When it comes to wooing voters in a political campaign, how a candidate dresses and what vehicle they arrive in can sway voters.

During his insurgent presidential bid in the 2012 campaign cycle, former Pennsylvania Sen. Rick Santorum, R-Penn., became the latest in a long line of politicians to make a pickup truck a central piece of his campaign message.

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South Dakota voters are about to hear about the vehicles of choice in the 2014 Senate race.

Democrat Rick Weiland, who has been getting around South Dakota in a 2007 Chrysler Town and Country minivan, released a 15-second video Monday contrasting the minivan to that of frontrunner Republican Mike Rounds' ride. Rounds' RV stretches twice the length of Weiland's vehicle and sports a shiny paint job declaring it the "Grassroots Express" with a logo that is part "R" and part elephant (the Republican Party mascot).

"I get around in this, while my opponent gets to stretch out in this," Weiland says in the video over images of the two vehicles.

Weiland so far has just released the video on YouTube and his Facebook page, but photos comparing the two vehicles sparked a social media debate last week, complete with the Weiland camp asking supporters to post a photo of the Rounds RV with "#Gra$$root$" on their personal social media accounts.

Longtime Rounds adviser Jason Glodt quickly responded to Weiland's Facebook post, saying he personally purchased the used RV for his family and is leasing it to the South Dakota Republican Party.

"Hey Rick, big money didn't buy the SDGOP Grassroots Express, I did. It is a 1999 that I bought for $18,900 (probably not much more than your minivan) on eBay so I could spend more time with my family. I am using it for the next few months as a mobile campaign office to help all Republicans on the ticket and the SD Republican Party reimburses me for mileage. I am just a hard-working taxpayer and I am not wealthy," Glodt wrote on Weiland's Facebook page.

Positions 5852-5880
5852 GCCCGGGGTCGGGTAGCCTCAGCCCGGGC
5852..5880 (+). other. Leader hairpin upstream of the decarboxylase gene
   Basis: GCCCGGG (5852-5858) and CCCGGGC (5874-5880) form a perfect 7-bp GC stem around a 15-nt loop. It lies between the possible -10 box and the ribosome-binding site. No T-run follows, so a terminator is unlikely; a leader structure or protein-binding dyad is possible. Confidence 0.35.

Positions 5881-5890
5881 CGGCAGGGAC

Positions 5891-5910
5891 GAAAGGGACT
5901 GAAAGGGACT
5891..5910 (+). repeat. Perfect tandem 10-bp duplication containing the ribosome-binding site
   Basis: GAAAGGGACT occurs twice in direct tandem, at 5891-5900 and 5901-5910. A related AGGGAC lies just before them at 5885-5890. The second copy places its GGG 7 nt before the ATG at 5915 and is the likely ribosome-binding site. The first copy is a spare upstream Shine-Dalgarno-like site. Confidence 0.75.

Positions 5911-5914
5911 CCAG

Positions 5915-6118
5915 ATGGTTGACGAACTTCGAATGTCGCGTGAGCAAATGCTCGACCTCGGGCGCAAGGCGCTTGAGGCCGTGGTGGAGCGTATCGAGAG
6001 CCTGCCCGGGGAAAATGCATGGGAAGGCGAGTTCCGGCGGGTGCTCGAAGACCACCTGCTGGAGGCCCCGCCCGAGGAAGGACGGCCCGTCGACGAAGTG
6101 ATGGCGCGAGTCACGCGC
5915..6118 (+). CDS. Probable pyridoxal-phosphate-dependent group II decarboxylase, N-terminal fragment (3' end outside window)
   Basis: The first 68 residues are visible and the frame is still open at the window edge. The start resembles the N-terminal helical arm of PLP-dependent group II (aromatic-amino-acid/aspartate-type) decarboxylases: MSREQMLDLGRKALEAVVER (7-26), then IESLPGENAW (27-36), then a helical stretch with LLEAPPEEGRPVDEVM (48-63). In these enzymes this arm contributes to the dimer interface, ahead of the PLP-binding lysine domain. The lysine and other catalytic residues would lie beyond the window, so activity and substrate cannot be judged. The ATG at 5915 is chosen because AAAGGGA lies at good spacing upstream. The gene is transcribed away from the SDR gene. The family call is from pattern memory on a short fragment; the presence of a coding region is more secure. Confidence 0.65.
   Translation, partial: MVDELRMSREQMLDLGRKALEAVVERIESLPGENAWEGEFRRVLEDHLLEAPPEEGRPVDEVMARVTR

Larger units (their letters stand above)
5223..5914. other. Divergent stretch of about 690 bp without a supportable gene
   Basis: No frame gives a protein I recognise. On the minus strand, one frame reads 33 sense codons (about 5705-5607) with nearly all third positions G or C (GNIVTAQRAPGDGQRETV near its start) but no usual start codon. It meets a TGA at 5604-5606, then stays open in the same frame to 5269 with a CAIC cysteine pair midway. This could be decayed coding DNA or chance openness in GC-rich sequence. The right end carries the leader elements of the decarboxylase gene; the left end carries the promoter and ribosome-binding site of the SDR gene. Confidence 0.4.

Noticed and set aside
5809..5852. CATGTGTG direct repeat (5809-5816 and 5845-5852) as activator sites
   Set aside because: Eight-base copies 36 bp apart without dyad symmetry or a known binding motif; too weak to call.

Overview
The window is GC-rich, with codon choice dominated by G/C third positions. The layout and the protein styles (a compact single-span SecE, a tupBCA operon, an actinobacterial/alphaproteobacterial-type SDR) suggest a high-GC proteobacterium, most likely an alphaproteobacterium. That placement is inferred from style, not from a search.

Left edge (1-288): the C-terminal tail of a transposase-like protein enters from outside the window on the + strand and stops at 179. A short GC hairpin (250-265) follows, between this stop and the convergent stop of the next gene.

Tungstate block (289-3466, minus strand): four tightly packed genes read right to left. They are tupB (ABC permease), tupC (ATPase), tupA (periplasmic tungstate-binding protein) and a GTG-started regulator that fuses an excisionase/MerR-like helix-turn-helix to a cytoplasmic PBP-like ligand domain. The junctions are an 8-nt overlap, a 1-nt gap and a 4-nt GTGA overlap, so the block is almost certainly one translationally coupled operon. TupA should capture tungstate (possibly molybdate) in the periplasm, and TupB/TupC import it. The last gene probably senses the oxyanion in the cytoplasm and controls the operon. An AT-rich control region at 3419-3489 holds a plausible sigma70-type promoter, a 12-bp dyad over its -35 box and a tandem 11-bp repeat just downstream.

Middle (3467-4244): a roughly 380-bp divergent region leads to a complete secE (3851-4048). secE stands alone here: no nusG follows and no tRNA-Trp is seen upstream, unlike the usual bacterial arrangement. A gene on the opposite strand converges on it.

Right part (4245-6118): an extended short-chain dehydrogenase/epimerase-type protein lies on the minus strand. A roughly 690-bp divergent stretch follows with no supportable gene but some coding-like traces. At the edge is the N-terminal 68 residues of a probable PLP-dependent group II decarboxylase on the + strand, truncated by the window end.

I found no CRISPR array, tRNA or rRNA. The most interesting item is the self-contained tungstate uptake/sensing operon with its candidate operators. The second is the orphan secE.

Rounds said he does not see a problem with the RV and does not believe it will cause some voters to view him as the big-money candidate Weiland is trying to paint him as. He stressed that the vehicle is used and his campaign is not paying the mileage, the state Republican Party is.

"We have a joint account with them," Rounds said. "It's a great way to travel around."

The two-term governor said his grassroots campaigning has taken him to small coffee shops and, last week, a root beer ice cream social with the Lions Club in Volga.

Northern State University political science professor Jon Schaff said there are similarities to Democrat Paul Wellstone's successful bid to unseat an incumbent in 1990.

"Paul Wellstone had this cruddy bus, and he made the distinction: 'I'm the little guy,' " Schaff said.